‘Street’, Filmed by C. R. Stecyk III

'Street', Filmed by C. R. Stecyk III

'Street', Filmed by C. R. Stecyk III

'Street', Filmed by C. R. Stecyk III

The goodness from Art In The Streets doesn’t stop pouring in, it’s pretty incredible all the things they’re doing. This here is a video detailing the Street Market, which was the brainchild by Steven Powers, REAS and Barry McGee, and probably my favorite part of the show. If you’re not going to get a chance to see the show, this is probably the best way to see it. The video was shot by the famous C. R. Stecyk III, who you’d know from the Z-Boys and Dogtown scene. He’s done a really great job of documenting the space, getting all the nitty gritty details and dirty corners that you might have missed. Be sure to watch this full screen.

Directors: Andy Bruntel & Felipe Lima
DP: C. R. Stecyk III
Producers: Bret Nicely & Jett Steiger
Camera: Larkin Donley
Sound: Owen Granich-Young

Bobby

Bobby Solomon

June 9, 2011 / By

ROA Hits Up Chicago

ROA Hits Up Chicago

ROA Hits Up Chicago

ROA Hits Up Chicago

ROA Hits Up Chicago

ROA Hits Up Chicago

Among graffiti nerds, Chicago’s not especially known for having a strong can culture for several reasons. Spray can sales were verboten in city limits way back in the 80s, which in the days before online shopping, meant a 2+ hour trip (less if you can snag a car) to the suburbs to procure it. Further, the fines and penalties are still so steep that most are deterred. And the city has on several occasions swooped in and buffed out commissioned graffiti murals on private property. Not exactly a positive environment for this particular type of expression.

So it’s a promising sign that there’s an obvious uptick over the last few years in street art in general here. Brand new and brilliant work from Belgian street artist ROA went up just days ago in two locations, thanks to Pawn Works & the Hedrich Blessing Photographers. Having seen the rams first hand (Kinzie & Peoria for you locals) they are a massive sight to behold. Pushing 90 feet long, the piece fills the entire building’s wall. And all spray can too. Hot damn.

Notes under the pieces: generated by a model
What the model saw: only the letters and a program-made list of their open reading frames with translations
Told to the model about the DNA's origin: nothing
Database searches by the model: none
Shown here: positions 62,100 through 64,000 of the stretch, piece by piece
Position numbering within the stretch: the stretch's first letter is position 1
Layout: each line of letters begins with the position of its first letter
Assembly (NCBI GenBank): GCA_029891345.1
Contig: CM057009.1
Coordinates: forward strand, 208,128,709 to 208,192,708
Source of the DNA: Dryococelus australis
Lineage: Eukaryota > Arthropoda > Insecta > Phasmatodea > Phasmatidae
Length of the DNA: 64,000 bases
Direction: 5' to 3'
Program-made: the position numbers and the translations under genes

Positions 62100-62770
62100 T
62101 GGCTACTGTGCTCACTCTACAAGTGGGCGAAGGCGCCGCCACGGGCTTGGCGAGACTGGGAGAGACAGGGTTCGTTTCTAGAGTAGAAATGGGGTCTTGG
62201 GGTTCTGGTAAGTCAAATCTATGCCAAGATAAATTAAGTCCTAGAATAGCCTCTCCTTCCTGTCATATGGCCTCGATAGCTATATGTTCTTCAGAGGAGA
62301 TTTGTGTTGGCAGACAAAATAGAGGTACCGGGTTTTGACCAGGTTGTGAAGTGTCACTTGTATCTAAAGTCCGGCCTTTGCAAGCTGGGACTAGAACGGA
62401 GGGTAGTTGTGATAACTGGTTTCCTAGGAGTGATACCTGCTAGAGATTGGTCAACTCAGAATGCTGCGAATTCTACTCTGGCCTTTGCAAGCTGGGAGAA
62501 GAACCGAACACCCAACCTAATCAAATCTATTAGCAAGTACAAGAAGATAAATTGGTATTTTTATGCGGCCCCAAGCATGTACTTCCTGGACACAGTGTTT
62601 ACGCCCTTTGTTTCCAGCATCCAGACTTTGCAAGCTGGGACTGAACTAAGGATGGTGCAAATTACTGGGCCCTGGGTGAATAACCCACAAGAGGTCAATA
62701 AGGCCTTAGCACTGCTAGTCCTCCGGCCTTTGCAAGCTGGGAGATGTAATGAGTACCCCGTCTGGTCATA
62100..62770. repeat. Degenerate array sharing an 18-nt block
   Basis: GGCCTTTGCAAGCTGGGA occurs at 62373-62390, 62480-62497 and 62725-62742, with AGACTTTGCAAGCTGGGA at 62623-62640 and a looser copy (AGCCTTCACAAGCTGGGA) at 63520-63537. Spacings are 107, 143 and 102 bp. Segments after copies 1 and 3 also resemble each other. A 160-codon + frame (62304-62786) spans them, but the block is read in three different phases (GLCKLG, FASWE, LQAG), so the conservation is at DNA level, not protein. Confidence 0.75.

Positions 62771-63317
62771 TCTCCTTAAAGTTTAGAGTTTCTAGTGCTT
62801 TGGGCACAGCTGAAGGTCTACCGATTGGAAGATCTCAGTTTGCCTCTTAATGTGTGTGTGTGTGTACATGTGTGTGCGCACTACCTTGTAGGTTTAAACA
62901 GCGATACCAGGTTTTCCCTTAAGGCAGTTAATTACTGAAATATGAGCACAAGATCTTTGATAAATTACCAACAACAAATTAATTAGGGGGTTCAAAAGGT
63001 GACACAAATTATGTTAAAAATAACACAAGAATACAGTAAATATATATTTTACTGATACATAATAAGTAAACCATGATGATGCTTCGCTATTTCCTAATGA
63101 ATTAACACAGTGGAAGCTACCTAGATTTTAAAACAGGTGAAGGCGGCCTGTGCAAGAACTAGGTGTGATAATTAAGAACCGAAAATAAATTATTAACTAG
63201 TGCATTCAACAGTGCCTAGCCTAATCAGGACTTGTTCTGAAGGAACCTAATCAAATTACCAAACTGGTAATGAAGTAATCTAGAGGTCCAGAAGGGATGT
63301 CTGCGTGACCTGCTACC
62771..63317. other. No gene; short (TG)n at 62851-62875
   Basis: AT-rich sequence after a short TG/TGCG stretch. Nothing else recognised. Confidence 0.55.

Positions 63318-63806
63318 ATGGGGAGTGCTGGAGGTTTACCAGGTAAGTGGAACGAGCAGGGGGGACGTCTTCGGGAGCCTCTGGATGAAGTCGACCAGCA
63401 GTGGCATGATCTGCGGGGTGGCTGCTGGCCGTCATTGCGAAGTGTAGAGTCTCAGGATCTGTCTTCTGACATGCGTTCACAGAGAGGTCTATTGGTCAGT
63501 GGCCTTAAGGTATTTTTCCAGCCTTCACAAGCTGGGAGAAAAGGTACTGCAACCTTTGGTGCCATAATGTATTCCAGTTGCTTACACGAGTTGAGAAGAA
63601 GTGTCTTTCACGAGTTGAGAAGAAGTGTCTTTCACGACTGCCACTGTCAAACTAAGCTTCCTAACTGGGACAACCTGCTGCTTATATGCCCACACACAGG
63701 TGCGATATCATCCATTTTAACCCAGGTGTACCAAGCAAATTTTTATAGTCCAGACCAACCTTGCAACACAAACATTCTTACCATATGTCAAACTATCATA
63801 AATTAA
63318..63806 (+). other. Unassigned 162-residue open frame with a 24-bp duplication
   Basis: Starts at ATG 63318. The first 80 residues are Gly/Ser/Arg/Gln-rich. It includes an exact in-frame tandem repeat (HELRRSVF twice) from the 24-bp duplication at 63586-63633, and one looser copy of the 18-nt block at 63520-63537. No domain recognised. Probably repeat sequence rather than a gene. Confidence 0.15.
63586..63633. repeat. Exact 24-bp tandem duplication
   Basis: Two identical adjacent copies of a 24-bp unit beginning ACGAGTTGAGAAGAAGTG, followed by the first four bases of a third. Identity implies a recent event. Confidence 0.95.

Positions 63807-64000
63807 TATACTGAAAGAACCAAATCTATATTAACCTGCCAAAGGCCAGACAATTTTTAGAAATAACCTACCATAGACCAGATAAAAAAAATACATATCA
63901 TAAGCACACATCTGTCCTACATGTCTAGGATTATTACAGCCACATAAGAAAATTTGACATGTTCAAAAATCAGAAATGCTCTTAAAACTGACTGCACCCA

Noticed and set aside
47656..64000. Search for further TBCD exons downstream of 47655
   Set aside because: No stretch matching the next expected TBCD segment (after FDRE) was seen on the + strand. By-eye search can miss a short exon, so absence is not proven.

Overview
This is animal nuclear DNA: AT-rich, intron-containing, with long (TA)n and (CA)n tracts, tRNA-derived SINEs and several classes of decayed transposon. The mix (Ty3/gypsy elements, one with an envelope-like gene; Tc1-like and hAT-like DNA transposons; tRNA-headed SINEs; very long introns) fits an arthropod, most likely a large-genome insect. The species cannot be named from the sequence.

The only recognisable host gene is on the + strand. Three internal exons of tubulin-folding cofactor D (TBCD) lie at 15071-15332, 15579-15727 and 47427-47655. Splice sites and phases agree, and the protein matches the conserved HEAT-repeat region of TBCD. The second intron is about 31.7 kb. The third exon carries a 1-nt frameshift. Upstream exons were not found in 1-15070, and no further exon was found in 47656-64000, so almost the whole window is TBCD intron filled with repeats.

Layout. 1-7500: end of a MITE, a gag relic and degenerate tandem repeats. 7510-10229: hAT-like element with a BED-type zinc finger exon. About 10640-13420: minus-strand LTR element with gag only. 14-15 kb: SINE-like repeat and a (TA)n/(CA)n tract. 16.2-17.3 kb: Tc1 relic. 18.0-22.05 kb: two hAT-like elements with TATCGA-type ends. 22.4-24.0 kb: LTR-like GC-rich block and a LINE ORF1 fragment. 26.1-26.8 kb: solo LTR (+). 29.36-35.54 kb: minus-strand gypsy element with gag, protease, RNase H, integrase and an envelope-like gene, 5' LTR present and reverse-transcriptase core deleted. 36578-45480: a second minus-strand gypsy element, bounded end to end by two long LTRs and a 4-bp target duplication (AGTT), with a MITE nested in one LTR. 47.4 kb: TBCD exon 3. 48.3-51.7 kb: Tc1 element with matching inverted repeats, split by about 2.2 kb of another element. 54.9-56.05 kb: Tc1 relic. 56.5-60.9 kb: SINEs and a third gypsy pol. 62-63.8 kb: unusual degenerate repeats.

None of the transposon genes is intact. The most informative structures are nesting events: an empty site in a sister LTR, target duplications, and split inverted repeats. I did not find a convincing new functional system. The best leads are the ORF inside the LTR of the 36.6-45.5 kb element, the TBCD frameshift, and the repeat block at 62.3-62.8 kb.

By far the best part of ROA’s animal subjects is how they are tucked in the architecture, almost caught in a moment. Seeing one feels just like that moment when you happen to spy an interesting animal in its natural habitat. They are the urban replica of the real thing. Very happy to have these marvelous beings, I hope they stick around for awhile.

More ROA amazingness on Unurth. Photos by Unurth & Brock Bake.

Margot

June 6, 2011 / By

World Premiere of Alex Stapleton’s ‘OUTSIDE IN: The Story of Art in the Streets’


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OUTSIDE IN: The Story of Art in the Streets is a great glimpse into the making of the current MOCA exhibit. When I saw the footage of Barry McGee and Stephen Powers painting and putting together their incredible installation at the museum I gained a whole new level of respect for them, especially since they created a majority of the pieces at the location. Swoon did the same thing with her team and it was awesome to see them on the ground with X-Acto blades.

The director even managed to interview REVOK before he was arrested for vandalism back in April. He’s now serving 120 days in jail with a $320,000 bail, an amount SABER pointed out as “over $100,000 more than OJ Simpson’s, and OJ was on trial for murder”. So, it was no surprise that the MSK crew were yelling at the screen whenever LAPD officers appeared on screen. In a candid moment towards the end of the film, Shepard Fairey talks about his family and what they think of his graffiti “My daughter knows to only talk to the police if she’s in trouble…not when when she’s putting up stickers”, an act that Shepard may or may not have perpetrated on the stalls of the men’s bathroom.

When the last credit rolled, Jonathan Wells, Programming Director of Levi’s Film Workshop and Executive Producer of the film, invited SABER, Mr. Cartoon, C.R. Stecyk III, Shepard Fairey, Patti Astor, Alex Stapleton, Neckface and exhibit curators Aaron Rose, Roger Gastman and Ethel Seno to come onstage for a Q&A. There was an awkward silence as the crowd built up enough courage to start asking questions like “Where do you get your paint from” to which Neckface replied “I started out stealing my shit…and I still steal my shit” – making us bust up laughing.